James Kyson plays the sacrificial fella whose job is to show us how all this works; Ji-Ah takes him home on the pretext of getting jiggy with him, and then tendrils emerge from her body, hoist him in the air, and burst him while she internalizes his soul and all his memories. It’s a messy endeavor and works as a minor revelation for the audience after gradually realizing that things aren’t quite right with Ji-Ah and her life.
I said at the top that Ji-Ah is a new character, but she isn’t, really – this is just the first time we’ve met her. Tic has spent a lot of the first five episodes glimpsing her in dreams and making long-distance phone calls to her, so we knew she was important before this, though perhaps not to what extent. We also had no sense of her personality or predicament; no reason to connect this young woman to the hopeful romanticism of Judy Garland or the soul-sucking horrors of a folkloric monster, or any kind of context for her relationship with Tic, beyond the fact that, in the Summer of 1950, the American military roll into town, bringing with them tanks, personnel, and propaganda.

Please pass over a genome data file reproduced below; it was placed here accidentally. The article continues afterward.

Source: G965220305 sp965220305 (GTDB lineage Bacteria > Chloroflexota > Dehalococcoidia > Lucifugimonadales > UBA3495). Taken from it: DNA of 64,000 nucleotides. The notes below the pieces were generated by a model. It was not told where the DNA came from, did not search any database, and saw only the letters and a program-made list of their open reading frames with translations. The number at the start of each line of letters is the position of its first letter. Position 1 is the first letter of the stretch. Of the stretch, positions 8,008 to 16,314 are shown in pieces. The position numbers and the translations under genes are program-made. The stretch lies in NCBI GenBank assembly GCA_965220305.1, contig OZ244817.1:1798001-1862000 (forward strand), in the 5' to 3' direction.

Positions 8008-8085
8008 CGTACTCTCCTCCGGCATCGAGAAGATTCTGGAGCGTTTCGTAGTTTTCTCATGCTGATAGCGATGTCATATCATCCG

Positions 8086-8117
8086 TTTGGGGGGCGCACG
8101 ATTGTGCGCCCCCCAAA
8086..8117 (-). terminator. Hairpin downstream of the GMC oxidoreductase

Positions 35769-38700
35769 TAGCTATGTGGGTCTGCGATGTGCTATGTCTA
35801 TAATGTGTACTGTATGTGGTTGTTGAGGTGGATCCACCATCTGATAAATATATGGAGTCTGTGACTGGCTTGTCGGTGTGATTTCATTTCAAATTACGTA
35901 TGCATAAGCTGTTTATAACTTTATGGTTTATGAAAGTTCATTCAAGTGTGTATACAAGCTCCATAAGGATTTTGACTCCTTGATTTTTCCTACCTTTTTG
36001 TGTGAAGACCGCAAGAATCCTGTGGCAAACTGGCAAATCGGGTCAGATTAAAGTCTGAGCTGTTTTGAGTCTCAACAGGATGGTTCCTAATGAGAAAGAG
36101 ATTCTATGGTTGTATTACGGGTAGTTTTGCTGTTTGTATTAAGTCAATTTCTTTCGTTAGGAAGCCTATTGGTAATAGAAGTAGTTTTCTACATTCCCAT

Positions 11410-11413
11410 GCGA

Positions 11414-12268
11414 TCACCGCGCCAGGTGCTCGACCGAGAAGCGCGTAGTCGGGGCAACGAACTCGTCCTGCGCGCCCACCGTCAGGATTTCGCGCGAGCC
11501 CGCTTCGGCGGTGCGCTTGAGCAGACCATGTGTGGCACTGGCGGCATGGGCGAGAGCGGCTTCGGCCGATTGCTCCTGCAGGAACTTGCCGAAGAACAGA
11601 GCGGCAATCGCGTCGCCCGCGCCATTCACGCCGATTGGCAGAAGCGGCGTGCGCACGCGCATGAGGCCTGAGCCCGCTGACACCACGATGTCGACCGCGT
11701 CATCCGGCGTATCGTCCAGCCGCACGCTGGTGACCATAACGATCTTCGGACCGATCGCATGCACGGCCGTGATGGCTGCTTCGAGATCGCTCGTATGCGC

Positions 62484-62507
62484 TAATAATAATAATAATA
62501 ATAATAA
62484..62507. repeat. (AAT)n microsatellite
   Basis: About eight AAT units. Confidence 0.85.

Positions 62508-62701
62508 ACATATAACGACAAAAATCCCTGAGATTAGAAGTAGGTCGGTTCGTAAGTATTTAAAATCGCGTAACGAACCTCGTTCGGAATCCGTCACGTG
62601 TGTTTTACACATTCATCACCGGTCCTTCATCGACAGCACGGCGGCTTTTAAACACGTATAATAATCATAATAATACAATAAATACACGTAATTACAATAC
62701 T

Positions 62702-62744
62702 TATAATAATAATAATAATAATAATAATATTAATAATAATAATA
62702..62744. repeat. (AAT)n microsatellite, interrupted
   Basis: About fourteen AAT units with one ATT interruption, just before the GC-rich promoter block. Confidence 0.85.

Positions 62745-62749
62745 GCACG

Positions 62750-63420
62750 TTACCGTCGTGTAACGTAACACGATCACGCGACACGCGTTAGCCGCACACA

“Meet Me in Daegu” is clear about its stance on the war, and on violence in general, and makes no secret of the American military’s general indifference to it during a scene in which Atticus himself murders a young woman in an attempt to root out a communist sympathizer. Ji-Ah’s bestie Young-Ja (Prisca Kim) confesses to being the dissident to stop Tic shooting Ji-Ah next, and she’s dragged away. This proves important in multiple ways. For one thing, it shows Atticus in a different light; not a principled man, but a dutiful one, willing to blindly follow orders even if those orders instruct him to senselessly murder innocent people. He’s a tool here of Western culture and ideology, the same kind that ostracizes him at home, which doesn’t go unremarked upon. It also works as motivation for Ji-Ah and context for the relationship between her and Tic that Lovecraft Country episode 6 spends the rest of its time developing. She intends for him to be her final collected soul to avenge Young-Ja, but quickly – perhaps too quickly – begins to care for him, reciprocate his affection, and recognize his contrition for the things he has done at Uncle Sam’s behest.